In 1964 to 1965, the young couple spent a year apart while Mubarak completed his postgraduate studies and pilot training in the Soviet city of Frunze, now Bishkek, the capital of Kyrgyzstan. His service as flight commander of the TU 16 Air Force Brigade during the 1967 Six Day War prompted President Gamal Abdel Nasser to appoint him director of the Air Force Academy and task him with rebuilding Egypt’s air fleet, destroyed on the ground by Israeli bombers. By 1972 Mubarak was commander-in-chief of Egypt’s Air Force, tasked with helping Nasser’s successor, Anwar Sadat, plan Egypt’s retaliation.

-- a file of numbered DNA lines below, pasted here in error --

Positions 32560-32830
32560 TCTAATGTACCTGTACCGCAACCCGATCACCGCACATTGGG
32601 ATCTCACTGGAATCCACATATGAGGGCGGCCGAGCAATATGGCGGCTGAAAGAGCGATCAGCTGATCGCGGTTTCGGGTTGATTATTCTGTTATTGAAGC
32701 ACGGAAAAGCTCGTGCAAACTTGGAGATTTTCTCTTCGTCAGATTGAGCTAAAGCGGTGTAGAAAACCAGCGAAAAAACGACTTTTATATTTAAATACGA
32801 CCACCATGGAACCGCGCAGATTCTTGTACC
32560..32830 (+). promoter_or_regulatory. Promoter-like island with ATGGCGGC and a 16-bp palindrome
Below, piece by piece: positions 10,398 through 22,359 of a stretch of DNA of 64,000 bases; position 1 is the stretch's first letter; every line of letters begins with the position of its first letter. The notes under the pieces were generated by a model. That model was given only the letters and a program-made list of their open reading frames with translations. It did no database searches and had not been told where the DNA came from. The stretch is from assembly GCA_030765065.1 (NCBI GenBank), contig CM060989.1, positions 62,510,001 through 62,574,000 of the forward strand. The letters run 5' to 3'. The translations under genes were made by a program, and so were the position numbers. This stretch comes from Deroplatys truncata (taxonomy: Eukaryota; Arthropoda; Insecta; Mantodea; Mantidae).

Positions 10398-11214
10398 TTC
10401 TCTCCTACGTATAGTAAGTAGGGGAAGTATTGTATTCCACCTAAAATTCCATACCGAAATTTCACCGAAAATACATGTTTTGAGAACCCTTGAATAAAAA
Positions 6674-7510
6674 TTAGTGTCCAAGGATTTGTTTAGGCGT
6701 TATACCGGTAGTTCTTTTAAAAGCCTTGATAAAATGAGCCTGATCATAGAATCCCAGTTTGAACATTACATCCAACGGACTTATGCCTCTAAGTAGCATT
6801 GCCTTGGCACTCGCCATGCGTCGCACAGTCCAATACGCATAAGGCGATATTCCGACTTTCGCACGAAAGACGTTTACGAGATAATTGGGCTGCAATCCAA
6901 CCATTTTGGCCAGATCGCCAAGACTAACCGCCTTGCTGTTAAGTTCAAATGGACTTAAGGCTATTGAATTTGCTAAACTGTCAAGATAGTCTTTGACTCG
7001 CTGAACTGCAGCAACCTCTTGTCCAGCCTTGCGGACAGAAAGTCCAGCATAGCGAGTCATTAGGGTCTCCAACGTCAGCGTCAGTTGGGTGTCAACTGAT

The October War of 1973 against Israel, also known as the Yom Kippur War, bolstered Sadat’s popularity, for which he rewarded his fellow officers. The Mubaraks had dreamed of an ambassadorial posting in London and were surprised in 1975 when Hosni was appointed vice president. Sadat championed Mubarak for several reasons. Both came from modest families in the Menoufia region, Sadat knew he could work Mubarak hard and, since he lacked charisma, Mubarak would never upstage him. Mubarak was soon Sadat’s envoy to America, China, Syria and Iraq, while gradually taking over the day-to-day management of state affairs that the president felt were beneath him. Sadat’s ego was inflated by the international acclaim that accompanied his role in the Camp David Peace talks, though some at home called his dealings with the Israelis treason. While Sadat villa-hopped around Egypt by helicopter, hosting celebrities like Frank Sinatra and Elizabeth Taylor and making them gifts of items from the Egyptian Museum in Cairo, Mubarak presided over cabinet meetings, monitored the security apparatus and served as vice president of the ruling National Democratic Party, which was founded by Sadat in 1978.